The European Union now appears to have a better understanding of the political situation in Thailand, but its member countries are still concerned and want a speedy return to democracy with credible elections.
In a meeting between EU and Asean ministers in Brussels, European delegates did not voice any criticism after the permanent secretary of the Thai Foreign Ministry, Sihasak Phuangketkeow, delivered a briefing on Wednesday.
Catherine Ashton, the high representative of the Union for Foreign Affairs and Security Policy and vice president of the European Commission, who co-chaired the meeting with Vietnamese Foreign Minister Pham Binh Minh, told the meeting that she had a better understanding of the situation in Thailand now.
After listening to Sihasak’s briefing, British Foreign Secretary Philip Hammond also said he had a better understanding of the situation but still wanted to see Thailand return to democracy soon.
Sihasak, who was at the meeting in his capacity as acting foreign minister, told reporters that the reaction from EU members was positive and indicated guarded support for the junta’s plan to introduce reforms in Thailand.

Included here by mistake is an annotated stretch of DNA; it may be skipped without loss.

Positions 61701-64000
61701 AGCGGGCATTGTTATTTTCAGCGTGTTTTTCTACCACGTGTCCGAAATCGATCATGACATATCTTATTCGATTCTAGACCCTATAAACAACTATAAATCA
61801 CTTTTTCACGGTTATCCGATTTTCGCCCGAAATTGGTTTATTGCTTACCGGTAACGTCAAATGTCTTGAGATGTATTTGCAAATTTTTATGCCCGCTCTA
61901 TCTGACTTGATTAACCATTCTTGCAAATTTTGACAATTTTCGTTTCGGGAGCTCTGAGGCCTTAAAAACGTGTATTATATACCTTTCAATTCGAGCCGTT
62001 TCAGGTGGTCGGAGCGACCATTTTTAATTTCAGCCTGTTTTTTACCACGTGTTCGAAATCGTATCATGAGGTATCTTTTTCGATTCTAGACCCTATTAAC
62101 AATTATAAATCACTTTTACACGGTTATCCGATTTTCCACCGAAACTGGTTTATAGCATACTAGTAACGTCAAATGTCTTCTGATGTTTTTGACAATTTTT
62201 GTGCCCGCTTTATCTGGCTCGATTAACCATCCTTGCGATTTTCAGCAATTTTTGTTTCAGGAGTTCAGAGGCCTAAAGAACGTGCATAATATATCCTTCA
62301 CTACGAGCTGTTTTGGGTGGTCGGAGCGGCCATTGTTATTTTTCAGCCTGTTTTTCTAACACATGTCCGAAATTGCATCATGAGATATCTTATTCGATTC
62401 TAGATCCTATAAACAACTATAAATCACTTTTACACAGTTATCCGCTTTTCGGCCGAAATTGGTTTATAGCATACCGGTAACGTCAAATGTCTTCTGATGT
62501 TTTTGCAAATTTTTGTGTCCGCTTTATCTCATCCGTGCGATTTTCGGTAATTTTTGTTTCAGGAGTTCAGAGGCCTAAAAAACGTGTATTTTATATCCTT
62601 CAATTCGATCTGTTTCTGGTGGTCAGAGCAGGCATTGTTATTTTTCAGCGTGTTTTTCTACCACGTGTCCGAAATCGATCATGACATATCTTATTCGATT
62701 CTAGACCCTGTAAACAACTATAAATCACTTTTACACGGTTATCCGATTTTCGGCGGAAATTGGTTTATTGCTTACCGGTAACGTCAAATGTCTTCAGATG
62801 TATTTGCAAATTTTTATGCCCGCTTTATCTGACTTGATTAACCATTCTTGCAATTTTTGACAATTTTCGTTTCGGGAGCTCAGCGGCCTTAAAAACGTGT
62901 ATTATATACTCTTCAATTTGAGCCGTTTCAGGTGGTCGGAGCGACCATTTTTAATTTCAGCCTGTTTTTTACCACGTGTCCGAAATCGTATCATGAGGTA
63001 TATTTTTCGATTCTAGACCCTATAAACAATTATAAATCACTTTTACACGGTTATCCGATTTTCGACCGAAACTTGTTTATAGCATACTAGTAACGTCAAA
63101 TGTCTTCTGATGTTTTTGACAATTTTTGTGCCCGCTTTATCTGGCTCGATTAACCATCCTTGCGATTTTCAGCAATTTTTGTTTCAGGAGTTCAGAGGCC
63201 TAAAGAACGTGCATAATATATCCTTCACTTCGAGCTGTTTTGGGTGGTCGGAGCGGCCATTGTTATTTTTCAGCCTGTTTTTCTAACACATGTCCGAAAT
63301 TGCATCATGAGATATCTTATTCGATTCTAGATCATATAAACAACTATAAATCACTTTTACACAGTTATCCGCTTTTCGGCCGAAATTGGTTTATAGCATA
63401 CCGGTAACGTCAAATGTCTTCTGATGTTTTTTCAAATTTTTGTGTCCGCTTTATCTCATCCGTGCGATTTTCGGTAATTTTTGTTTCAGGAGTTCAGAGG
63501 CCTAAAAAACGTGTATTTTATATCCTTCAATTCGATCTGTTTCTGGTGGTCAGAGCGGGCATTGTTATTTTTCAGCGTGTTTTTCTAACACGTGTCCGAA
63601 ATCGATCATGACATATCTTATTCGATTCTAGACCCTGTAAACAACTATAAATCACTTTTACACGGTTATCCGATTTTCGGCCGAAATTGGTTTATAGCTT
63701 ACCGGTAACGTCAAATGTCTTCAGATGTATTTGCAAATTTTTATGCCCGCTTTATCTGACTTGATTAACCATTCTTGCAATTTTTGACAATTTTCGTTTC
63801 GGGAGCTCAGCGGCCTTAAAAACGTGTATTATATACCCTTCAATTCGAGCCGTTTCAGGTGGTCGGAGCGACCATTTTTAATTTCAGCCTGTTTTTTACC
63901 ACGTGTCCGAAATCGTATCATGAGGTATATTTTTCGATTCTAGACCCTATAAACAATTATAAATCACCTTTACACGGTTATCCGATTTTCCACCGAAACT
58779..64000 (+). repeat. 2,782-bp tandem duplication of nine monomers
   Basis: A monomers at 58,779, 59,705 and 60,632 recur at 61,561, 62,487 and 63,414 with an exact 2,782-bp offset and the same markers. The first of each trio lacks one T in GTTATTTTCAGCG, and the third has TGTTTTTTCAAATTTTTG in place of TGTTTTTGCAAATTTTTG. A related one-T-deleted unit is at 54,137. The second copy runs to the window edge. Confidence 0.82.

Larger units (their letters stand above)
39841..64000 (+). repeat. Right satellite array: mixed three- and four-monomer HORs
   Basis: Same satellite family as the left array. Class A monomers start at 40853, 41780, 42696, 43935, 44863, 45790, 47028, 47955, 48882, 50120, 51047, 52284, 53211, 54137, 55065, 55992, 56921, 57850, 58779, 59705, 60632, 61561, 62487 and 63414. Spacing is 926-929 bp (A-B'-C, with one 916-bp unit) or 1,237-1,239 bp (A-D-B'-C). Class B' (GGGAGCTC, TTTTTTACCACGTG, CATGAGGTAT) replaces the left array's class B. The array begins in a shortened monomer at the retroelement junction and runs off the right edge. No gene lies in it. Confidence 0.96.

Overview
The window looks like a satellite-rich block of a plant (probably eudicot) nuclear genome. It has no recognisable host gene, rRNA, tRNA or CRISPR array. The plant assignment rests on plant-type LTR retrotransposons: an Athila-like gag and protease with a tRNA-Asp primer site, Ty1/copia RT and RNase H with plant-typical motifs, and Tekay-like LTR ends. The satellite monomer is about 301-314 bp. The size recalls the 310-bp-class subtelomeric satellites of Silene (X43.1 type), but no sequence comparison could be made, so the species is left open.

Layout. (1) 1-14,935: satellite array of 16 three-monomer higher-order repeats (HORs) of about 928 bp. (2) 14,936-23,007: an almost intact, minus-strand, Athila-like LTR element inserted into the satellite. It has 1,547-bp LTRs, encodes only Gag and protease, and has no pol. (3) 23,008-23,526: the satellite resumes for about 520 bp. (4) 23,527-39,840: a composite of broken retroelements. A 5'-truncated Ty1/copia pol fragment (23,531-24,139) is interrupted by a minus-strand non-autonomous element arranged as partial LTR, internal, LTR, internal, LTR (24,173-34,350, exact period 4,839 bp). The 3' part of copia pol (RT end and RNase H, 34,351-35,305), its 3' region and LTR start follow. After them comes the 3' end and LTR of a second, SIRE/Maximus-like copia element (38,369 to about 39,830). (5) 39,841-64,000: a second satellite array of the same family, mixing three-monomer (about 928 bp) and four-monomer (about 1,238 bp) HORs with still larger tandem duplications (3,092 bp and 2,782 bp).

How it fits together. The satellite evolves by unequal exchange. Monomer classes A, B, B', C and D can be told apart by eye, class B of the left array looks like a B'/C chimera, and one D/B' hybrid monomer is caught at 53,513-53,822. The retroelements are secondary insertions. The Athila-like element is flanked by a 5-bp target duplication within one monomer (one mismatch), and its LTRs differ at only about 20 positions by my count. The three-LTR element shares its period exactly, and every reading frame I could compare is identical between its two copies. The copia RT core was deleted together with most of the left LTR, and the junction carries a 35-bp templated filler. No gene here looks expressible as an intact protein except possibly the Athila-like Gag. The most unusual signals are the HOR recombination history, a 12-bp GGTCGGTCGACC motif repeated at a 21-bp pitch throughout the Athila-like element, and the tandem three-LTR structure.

“We showed mutual respect in the meeting. We listened to their concerns and explained why we need to reform our political system,” he said. “We assured them that we will maintain democratic values while making these reforms.”
NCPO moves acknowledged
The co-chairmen’s statement, which was issued at the end of the meeting on Wednesday, allocated one paragraph to Thailand, saying that the Asean-EU ministerial meeting had taken note of the events in the Kingdom following the May 22 power seizure.
It also took note of the intention of the National Council for Peace and Order (NCPO) to return Thailand to “full-fledged democracy under a three-stage road map including the promotion of reconciliation and reform and free and fair elections within a set time frame”.
The statement said that the EU, as a long-standing partner of Thailand and Asean, was concerned about the situation in Thailand, but noted that the NCPO road map underlined the importance of an early return to constitutional democracy and holding elections in accordance with the will of the people.
Now that the reform road map has been offered to the Asean and EU for consideration, Thailand is on a more solid footing to deal with the international community, Sihasak claimed.
“What we ask from the international community is time and space for Thailand to restore a sustainable democracy,” he said.
Sihasak added that he did not expect any more pressure from the international community, notably the EU and other countries in the West, on the political situation in Thailand.